Rolfing treatments are sometimes painful. For adults, there may be moments of intense sensation during a treatment or soreness afterward. However, the technique can be done gently enough for children and the elderly. Rolf believed fascia tightens as a protective mechanism, and therefore thought an aggressive approach could be counter-productive.
Effectiveness and reception
In 2015 the Australian Government's Department of Health published a review of 17 alternative therapies including Rolfing which concluded no clear evidence of effectiveness was found. Accordingly In 2017 the Australian government named Rolfing as a practice that would not qualify for insurance subsidy, saying this step would "ensure taxpayer funds are expended appropriately and not directed to therapies lacking evidence".
Because of its dependence on vitalistic concepts and its unevidenced propositions about the connection between physical manipulation and psychology, Rolfing is classified as a pseudoscience. Medical historian Barbara Clow writes that, in common with many other types of alternative medicine, Rolfing takes a view of illness and of therapy which conflicts with mainstream medicine. Psychologist and attorney Christopher Barden has numbered Rolfing among "dangerous and controversial" methods that pose a risk to the public. Biologist Dan Agin has identified Rolfing as a popular kind of "quack medicine" in the "raucous bazaar" of the United States's alternative medicine scene, Health journalist Rose Shapiro lists Rolfing among the many popular "quack treatments" that rally today under the banner of integrative medicine, and skeptic Robert Todd Carroll has said the vague health claims made by Rolfers are characteristic of those made by "quacks".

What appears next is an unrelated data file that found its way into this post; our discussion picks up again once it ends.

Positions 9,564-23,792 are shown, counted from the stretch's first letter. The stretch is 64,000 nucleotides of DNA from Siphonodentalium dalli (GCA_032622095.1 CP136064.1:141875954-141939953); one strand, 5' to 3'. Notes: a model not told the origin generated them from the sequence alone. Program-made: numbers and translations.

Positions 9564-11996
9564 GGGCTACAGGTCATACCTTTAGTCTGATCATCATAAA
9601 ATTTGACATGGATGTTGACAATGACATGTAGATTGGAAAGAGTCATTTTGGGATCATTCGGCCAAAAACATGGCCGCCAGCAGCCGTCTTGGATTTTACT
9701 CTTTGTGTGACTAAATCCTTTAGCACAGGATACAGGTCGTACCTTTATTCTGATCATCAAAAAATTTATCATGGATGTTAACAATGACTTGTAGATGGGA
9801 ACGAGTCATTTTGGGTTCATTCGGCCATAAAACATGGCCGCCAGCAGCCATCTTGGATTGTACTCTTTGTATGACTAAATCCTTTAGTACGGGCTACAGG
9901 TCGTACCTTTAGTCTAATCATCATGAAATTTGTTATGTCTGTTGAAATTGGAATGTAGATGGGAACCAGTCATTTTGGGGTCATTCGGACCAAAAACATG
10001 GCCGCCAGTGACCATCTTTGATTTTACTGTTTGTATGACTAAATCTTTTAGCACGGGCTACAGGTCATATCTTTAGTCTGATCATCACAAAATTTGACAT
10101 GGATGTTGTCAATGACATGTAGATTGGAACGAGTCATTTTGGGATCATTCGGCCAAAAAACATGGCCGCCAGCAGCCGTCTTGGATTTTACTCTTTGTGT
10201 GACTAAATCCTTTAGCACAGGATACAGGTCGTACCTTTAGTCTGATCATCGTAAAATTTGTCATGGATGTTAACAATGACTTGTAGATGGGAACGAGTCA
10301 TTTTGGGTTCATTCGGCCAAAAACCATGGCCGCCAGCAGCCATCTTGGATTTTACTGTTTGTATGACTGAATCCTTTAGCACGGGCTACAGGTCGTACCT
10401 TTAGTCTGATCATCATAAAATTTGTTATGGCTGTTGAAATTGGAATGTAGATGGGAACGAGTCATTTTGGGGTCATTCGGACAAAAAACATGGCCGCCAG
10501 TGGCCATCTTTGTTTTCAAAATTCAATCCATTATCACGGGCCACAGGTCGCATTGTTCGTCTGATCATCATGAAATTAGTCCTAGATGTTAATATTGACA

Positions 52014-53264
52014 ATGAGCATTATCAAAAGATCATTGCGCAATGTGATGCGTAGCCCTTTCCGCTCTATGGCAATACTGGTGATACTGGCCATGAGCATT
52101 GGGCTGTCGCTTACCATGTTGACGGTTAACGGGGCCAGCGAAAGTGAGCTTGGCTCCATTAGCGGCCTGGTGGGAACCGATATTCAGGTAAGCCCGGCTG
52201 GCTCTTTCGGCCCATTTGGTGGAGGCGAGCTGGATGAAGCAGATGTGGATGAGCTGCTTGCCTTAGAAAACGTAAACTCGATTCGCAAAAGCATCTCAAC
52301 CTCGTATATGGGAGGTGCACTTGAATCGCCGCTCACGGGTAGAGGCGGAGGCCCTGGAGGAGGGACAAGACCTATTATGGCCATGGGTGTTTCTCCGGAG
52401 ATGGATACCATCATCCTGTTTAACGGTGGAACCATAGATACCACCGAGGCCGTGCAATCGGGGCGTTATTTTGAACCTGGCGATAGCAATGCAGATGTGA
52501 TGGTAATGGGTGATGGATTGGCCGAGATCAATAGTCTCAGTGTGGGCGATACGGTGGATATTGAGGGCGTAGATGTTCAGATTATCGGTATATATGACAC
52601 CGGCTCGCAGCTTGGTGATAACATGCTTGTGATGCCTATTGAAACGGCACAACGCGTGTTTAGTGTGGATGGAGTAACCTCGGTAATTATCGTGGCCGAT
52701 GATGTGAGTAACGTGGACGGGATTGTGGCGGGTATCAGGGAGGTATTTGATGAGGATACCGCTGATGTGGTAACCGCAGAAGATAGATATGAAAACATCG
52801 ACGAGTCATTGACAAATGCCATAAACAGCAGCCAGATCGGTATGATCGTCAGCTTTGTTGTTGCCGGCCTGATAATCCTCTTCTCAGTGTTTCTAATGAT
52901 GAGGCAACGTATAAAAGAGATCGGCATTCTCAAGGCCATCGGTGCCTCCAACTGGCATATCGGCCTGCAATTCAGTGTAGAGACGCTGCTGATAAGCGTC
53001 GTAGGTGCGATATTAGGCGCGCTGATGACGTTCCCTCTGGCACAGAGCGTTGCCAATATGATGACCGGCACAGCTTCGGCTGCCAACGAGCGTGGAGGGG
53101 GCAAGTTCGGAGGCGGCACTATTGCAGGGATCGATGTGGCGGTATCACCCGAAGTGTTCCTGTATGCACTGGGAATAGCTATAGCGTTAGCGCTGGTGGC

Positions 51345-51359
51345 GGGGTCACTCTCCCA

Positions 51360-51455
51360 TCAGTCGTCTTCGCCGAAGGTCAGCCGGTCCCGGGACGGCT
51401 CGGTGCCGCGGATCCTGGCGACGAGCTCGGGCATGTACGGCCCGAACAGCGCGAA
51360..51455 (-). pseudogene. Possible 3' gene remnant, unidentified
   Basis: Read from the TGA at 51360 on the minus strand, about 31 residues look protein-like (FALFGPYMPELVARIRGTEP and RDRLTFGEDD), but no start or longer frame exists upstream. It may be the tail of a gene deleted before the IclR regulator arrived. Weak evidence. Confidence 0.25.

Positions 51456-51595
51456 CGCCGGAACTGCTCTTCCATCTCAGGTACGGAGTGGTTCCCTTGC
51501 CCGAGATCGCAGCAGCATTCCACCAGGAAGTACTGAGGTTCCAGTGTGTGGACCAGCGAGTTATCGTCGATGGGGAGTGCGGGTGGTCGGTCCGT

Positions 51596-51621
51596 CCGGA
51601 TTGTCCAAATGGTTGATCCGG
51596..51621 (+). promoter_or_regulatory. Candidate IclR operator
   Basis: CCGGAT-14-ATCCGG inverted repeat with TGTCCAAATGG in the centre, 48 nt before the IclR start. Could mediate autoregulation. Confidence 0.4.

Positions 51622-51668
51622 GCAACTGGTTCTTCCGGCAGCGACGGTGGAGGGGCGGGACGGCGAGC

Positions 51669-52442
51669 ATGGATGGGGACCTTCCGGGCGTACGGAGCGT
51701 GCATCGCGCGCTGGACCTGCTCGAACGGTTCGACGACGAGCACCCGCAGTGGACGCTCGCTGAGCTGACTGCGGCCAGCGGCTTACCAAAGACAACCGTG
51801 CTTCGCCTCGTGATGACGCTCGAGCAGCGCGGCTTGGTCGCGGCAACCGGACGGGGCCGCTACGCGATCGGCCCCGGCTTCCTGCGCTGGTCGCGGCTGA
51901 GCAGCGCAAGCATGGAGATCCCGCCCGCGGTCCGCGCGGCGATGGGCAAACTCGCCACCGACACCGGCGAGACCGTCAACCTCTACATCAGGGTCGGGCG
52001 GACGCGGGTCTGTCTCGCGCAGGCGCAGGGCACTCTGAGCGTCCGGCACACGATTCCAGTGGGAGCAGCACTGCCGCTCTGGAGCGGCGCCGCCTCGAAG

Ida Rolf began working on clients in New York City in the 1940s with the premise that the human structure could be organized "in relation to gravity". She developed structural integration with one of her sons and by the 1950s she was teaching her work across the United States. In the mid-1960s she began teaching at Esalen Institute, where she gathered a loyal following of students and practitioners. Esalen was the epicenter of the Human Potential Movement, allowing Rolf to exchange ideas with many of their leaders, including Fritz Perls. Rolf incorporated a number of ideas from other areas including osteopathic manipulation, cranial osteopathy, hatha yoga, and the general semantics of Alfred Korzybski. In 1971 she founded the Rolf Institute of Structural Integration. The school has been based in Boulder, Colorado, since 1972, and as of 2010 included five institutes worldwide.